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Jun 08 2011

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Prairie Warbler (Dendroica discolor)

Prairie Warbler

[order] PASSERIFORMES | [family] Parulidae | [latin] Dendroica discolor | [UK] Prairie Warbler | [FR] Sylvette des pres | [DE] Rostscheitel-Waldsanger | [ES] Reinita Galana | [NL] Prairiezanger

Subspecies

Genus Species subspecies Breeding Range Breeding Range 2 Non Breeding Range
Dendroica discolor NA e, se USA West Indies
Dendroica discolor discolor
Dendroica discolor paludicola

Physical charateristics

This warbler bobs its tail (so does Palm Warbler); underparts yellow; black stripes confined to sides. Two black face marks,
one through the eye, one below. At close range, chestnut marks may be seen on back of male (reduced in female).

Listen to the sound of Prairie Warbler

[audio:http://www.aviflevoland.nl/sounddb/P/Prairie Warbler.mp3]

Copyright remark: Most sounds derived from xeno-canto

wingspan min.: 18 cm wingspan max.: 19 cm
size min.: 10 cm size max.: 11 cm
incubation min.: 9 days incubation max.: 10 days
fledging min.: 11 days fledging max.: 14 days
broods: 1   eggs min.: 3  
      eggs max.: 6  

Range

North America : East, Southeast USA

Habitat

Brushy slashings, bushy pastures, low pines.
Breeds in dry old clearings, edges of forest, and sandy pine barrens with undergrowth of scrub oaks, especially on slopes and ridges. Likes thick second growth of hickory, dogwood, or laurel with blackberry vines. In Florida, breeds in mangrove swamps. F
ound in flat, grassy lands among scattered trees in the South in winter.

Reproduction

Some males have more than one mate. Often breeds in loose colonies. Males return year after year to the same breeding territory, but females often do not. During courtship, male performs slow butterfly-like display flights; also chases female.
Nest: Placed usually in a tree (such as pine, cedar, sweet gum, oak, elm), 1-
45′ above the ground. In coastal Florida, usually in mangroves. Nest (built by female) an open cup, made of densely felted plant materials such as plant down and lined with animal hair.
Eggs: 4, sometimes 3-5. Off-white, with brown spots concentrated at larger end. Incubated by female for usually 12 (11-14) days. Commonly parasitized by cowbirds.
Young: Fed by both parents; leave the nest at 8-11 days. Fledglings may be divided by parents, each adult caring for part of brood for 40-50 days until young are independent. Often 2 broods per season.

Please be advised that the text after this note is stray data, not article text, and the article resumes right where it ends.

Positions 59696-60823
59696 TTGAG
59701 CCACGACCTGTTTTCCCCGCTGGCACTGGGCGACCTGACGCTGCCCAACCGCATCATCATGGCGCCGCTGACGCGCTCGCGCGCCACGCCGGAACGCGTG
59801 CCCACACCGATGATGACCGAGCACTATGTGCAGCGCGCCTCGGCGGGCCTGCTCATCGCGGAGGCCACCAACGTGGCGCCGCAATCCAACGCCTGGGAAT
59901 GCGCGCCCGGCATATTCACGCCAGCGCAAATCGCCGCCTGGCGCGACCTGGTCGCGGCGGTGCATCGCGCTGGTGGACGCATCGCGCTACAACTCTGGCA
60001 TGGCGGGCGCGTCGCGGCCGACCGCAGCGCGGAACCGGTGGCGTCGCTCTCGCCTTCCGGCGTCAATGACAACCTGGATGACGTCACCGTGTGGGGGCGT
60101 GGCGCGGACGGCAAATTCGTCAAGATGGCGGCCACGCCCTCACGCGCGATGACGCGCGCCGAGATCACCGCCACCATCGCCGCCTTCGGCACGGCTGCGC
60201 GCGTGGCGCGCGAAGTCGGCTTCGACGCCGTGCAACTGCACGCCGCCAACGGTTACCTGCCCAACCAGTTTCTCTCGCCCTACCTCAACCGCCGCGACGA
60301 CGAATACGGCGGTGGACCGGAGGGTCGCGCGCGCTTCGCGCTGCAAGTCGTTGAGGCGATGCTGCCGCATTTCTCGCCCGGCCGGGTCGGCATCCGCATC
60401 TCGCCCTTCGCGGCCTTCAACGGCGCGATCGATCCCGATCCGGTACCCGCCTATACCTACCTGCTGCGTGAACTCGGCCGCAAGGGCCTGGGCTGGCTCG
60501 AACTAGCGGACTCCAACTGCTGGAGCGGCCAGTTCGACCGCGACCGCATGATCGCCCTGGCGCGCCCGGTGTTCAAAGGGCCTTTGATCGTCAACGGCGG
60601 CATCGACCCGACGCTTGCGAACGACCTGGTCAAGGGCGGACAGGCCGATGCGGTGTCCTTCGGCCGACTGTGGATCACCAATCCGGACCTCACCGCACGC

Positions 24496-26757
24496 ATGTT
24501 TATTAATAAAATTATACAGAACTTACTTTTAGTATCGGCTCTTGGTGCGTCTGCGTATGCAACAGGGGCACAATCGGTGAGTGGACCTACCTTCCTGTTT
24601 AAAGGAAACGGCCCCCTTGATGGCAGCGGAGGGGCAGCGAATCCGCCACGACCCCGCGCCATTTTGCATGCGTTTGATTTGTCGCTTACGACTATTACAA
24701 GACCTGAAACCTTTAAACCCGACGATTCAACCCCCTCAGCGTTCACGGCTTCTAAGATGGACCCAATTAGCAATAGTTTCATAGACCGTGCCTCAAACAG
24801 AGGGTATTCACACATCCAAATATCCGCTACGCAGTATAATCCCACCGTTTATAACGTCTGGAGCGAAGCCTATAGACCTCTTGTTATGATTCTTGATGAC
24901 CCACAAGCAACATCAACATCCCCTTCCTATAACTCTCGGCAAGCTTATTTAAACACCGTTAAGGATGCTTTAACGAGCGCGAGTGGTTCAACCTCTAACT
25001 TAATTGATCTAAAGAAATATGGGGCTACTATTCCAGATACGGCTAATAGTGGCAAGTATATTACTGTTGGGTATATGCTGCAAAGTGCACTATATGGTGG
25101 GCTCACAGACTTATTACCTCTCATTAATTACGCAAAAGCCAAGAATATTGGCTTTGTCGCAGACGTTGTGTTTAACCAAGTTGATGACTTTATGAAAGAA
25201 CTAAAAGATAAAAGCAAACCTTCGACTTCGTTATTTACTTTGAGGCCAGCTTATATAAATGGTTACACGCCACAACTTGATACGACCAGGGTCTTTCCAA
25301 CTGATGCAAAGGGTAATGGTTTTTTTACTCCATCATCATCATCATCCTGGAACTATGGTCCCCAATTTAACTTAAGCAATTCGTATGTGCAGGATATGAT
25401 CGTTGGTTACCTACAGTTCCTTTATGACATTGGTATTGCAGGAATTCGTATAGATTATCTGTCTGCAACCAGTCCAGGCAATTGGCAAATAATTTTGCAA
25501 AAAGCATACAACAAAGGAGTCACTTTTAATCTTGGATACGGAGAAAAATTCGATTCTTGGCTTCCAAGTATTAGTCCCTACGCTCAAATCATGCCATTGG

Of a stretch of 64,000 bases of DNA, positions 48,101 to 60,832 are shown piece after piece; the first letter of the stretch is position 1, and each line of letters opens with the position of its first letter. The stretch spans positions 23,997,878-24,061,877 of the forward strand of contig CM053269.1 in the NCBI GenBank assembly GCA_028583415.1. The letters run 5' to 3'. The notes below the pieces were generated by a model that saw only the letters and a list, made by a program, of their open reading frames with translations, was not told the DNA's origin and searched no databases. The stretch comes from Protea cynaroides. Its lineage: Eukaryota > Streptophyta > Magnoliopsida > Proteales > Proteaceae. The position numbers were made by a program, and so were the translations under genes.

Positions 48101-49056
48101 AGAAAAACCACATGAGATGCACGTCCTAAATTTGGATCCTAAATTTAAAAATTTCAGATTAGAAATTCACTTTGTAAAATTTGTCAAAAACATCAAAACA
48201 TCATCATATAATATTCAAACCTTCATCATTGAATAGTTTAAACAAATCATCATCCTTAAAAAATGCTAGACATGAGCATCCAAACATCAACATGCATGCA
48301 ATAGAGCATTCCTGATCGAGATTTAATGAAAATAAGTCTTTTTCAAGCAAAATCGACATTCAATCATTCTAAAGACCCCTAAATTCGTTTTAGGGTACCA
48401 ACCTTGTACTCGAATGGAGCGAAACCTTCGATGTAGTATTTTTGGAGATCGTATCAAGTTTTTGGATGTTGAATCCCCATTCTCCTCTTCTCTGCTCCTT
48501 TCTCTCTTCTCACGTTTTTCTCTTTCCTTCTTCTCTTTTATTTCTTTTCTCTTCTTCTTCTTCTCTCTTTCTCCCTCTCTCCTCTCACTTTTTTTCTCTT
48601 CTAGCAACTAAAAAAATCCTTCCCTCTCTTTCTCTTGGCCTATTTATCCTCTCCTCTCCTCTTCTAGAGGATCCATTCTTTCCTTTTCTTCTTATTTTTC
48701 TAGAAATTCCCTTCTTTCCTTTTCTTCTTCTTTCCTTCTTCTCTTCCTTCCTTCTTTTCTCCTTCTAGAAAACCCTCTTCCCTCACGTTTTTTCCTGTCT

Feeding habits

Mostly insects. Feeds on many insects including caterpillars, moths, tree crickets,
lacewings, true bugs, beetles, aphids, leafhoppers, grasshoppers; also spiders and millipedes. Also eats a few berries, and occasionally oozing sap. Nestlings are fed mostly caterpillars.
Behavior:
Forages mainly by gleaning insects while hopping on twigs. Also catches flying insects in midair, and takes insects from undersides of leaves (and spiders from their webs) while hovering. Will also feed occasionally by hanging upside down from branch tips
or by flying down to take insects from ground.

Conservation

This species has an extremely large range, and hence does not approach the thresholds for Vulnerable under the range size criterion (Extent of Occurrence <20,000 km2 combined with a declining or fluctuating range size, habitat extent/quality, or population size and a small number of locations or severe fragmentation). Despite the fact that the population trend appears to be decreasing, the decline is not believed to be sufficiently rapid to approach the thresholds for Vulnerable under the population trend criterion (>30% decline over ten years or three generations). The population size is extremely large, and hence does not approach the thresholds for Vulnerable under the population size criterion (<10,000 mature individuals with a continuing decline estimated to be >10% in ten years or three generations, or with a specified population structure). For these reasons the species is evaluated as Least Concern.
Prairie Warbler status Least Concern

Migration

Eastern North America. Winters Florida to Nicaragua. In West, a very rare but regular fall vagrant in California. Accidental in Oregon, Montana, Colorado, Arizona, New Mexico. Migration:
Some Florida birds may be permanent residents. In much of range, southward migration begins by late summer, but a few birds may linger quite late in fall.

Distribution map

Prairie Warbler distribution range map

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Permanent link to this article: http://www.planetofbirds.com/passeriformes-parulidae-prairie-warbler-dendroica-discolor

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